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States to try new ways of executing prisoners. Their latest idea? Opioids.

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The synthetic painkiller fentanyl has been the driving force behind the nation’s opioid epidemic, killing tens of thousands of Americans last year in overdoses. Now two states want to use the drug’s powerful properties for a new purpose: to execute prisoners on death row.
As Nevada and Nebraska push for the country’s first fentanyl-assisted executions, doctors and death penalty opponents are fighting those plans. They have warned that such an untested use of fentanyl could lead to painful, botched executions, comparing the use of it and other new drugs proposed for lethal injection to human experimentation.
States are increasingly pressed for ways to carry out the death penalty because of problems obtaining the drugs they long have used, primarily because pharmaceutical companies are refusing to supply their drugs for executions.
The situation has led states such as Florida, Ohio and Oklahoma to turn to novel drug combinations for executions. Mississippi legalized nitrogen gas this s…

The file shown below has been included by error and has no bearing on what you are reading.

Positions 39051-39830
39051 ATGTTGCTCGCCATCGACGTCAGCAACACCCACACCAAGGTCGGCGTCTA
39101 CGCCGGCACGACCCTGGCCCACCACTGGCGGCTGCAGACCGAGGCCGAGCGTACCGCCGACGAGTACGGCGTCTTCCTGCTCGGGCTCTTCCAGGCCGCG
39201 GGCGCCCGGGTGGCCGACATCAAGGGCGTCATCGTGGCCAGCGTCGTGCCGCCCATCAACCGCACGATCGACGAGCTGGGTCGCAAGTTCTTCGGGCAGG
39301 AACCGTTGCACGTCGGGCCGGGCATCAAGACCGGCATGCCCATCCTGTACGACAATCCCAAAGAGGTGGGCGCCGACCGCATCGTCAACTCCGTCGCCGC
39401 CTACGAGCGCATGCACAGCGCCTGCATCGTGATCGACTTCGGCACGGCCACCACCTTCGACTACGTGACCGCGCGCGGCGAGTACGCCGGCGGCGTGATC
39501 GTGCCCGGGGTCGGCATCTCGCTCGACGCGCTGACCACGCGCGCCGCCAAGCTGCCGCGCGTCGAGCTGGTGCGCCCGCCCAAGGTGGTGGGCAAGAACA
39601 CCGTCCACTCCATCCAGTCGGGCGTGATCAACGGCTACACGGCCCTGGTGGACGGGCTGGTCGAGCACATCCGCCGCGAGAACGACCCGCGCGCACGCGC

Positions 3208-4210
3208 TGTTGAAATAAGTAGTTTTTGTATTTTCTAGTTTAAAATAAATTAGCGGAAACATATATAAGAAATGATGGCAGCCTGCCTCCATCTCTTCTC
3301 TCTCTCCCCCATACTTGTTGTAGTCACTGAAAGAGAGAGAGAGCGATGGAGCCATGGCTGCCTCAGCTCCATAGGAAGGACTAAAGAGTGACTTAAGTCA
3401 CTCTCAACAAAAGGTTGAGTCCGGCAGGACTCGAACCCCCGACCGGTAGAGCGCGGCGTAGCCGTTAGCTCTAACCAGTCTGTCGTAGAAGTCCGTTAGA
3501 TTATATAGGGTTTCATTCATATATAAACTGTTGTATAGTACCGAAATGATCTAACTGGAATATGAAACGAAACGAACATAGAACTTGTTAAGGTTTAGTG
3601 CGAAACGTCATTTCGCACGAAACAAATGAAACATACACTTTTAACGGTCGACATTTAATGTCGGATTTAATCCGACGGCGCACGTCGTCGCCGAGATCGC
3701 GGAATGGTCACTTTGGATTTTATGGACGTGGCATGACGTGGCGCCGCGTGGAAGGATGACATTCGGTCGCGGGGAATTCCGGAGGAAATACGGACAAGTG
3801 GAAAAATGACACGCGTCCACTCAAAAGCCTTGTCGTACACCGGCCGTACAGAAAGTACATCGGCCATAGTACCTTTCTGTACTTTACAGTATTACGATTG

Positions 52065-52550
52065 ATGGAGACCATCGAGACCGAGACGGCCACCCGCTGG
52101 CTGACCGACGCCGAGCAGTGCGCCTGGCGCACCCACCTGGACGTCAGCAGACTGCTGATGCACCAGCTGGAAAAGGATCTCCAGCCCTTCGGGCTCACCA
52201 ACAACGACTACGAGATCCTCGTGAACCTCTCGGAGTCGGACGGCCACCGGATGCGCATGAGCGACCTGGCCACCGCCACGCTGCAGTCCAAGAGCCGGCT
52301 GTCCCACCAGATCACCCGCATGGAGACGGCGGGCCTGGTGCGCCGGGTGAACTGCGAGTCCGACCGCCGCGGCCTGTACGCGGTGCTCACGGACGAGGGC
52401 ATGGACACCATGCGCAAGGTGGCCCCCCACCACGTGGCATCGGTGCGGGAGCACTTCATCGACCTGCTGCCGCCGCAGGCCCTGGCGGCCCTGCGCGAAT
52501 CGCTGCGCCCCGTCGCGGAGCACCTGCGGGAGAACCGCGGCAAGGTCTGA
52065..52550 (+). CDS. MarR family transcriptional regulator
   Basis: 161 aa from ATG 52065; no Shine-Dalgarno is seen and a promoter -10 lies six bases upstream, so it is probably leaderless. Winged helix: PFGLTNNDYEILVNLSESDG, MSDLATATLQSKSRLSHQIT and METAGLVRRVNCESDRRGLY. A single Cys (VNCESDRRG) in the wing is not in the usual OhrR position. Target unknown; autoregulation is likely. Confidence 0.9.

Indonesia: Presidential Guard Member Caught With Drugs at N. Sumatra Airporti

Indonesia's elite Presidential Security Forces
Indonesia's elite Presidential Security Forces
Medan. A member of Indonesia's elite Presidential Security Forces (Paspampres) was caught on Monday trying to bring a small amount of narcotics on board a civilian airplane at Kualanamu International Airport in North Sumatra.

Police said Pvt. First Class Frestiyan Ardha Pranatha had half a pill of ecstasy and 0.35 grams of crystal methamphetamine hidden in his head wear when he was trying to board a Garuda Indonesia flight to Jakarta.

"He was detained by Kualanamu Airport security officials during an X-ray check," said Adj. Sr. Comr. M. Edi Faryadi, the head of police in Deli Serdang district, where the airport is located.

Edi added that the suspect had been handed over to the military police and taken to Jakarta.

Cabinet Secretary Pramono Anung said the palace "deeply regretted" the incident and added that the government was expecting appropriate punishment.

"[This goes for] whoever gets caught, but especially for Paspampres members, who are carefully selected," Pramono said.

"This is not good, and it is not a good example," he added. "If necessary, [the soldier has to be] removed [from his position]."

The fight against drug abuse is one of President Joko Widodo's stated policy priorities and sparked international outrage last year when 14 drug convicts, including 12 foreigners, were executed.


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